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Fletcher Building will quit bidding on large commercial construction projects, but will keep its other three construction-related divisions in operation: Infrastructure, Higgins and South Pacific.
It is committed to completing the Auckland International Convention Centre, although that alone is expected to result in a loss for Fletcher of more than $400million.
In outlining the estimated $660million Building + Interiors (B+I) shock loss expected for full year 2018 yesterday, Fletcher chief executive Ross Taylor said a decision had been made to refocus B+I work solely on project completion.
''While the B+I market sector remains characterised by high contract risk and low margins, we will no longer participate.
''If these market dynamics change in the future, we would reconsider our position,'' he said in a statement.
When asked why provisioning had risen from $160 million last October to $660 million, he said the first review was only of two projects, not 19.
He said Fletcher's residential division would continue to operate, as would the infrastructure business, to complete existing projects and bid for new ones.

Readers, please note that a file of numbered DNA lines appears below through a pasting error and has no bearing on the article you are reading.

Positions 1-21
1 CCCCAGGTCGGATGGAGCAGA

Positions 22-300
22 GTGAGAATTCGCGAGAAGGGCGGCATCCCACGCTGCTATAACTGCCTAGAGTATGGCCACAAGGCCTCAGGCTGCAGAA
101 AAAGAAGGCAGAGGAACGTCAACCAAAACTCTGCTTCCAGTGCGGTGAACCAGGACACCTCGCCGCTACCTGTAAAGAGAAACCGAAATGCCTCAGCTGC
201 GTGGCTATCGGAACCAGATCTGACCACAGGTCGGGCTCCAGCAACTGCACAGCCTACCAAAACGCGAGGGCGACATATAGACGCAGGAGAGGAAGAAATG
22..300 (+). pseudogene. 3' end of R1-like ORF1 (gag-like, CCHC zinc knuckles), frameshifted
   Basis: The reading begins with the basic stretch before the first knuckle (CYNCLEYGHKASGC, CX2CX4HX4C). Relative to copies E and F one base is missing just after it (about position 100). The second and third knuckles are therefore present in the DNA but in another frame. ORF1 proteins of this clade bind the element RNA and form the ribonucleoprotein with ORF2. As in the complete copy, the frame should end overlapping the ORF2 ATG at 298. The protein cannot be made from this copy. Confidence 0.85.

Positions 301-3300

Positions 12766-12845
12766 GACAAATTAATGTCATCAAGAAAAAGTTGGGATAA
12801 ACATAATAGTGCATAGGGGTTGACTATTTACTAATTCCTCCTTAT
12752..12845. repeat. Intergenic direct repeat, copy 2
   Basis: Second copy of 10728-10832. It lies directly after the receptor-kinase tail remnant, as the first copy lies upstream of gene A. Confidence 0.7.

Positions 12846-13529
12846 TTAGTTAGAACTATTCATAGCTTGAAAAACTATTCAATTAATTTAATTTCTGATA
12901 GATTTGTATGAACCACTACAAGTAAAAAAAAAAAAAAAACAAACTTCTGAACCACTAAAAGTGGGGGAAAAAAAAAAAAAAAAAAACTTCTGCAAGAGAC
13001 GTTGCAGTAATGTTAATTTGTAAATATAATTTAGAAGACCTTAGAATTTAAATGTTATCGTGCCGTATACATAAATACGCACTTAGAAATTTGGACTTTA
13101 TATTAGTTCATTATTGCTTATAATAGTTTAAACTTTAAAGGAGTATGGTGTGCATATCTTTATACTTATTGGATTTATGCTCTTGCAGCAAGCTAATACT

''The infrastructure sector benefits from more appropriate margins, better contract conditions, and alliance models that reduce risk,'' he said.
The Auckland convention centre and the Christchurch Justice and Emergency Precinct were the main contributors to the B+I losses.
Mr Taylor said the target completion date for the Auckland conference centre and Hobson St hotel remained as agreed with SkyCity, but Fletcher had provisioned for significant cost and timeline contingencies.
It would cost $887million to complete by July next year, booking an estimated $410million loss.
He said the Christchurch justice precinct was ''99% complete'', with the client occupying the building, and he expected practical completion to be awarded at the end of February.Its loss is estimated to be $156million.
''While our broader construction businesses continue to benefit from favourable market conditions and strong growth, the B+I market sector remains characterised by high contract risk and low margins.''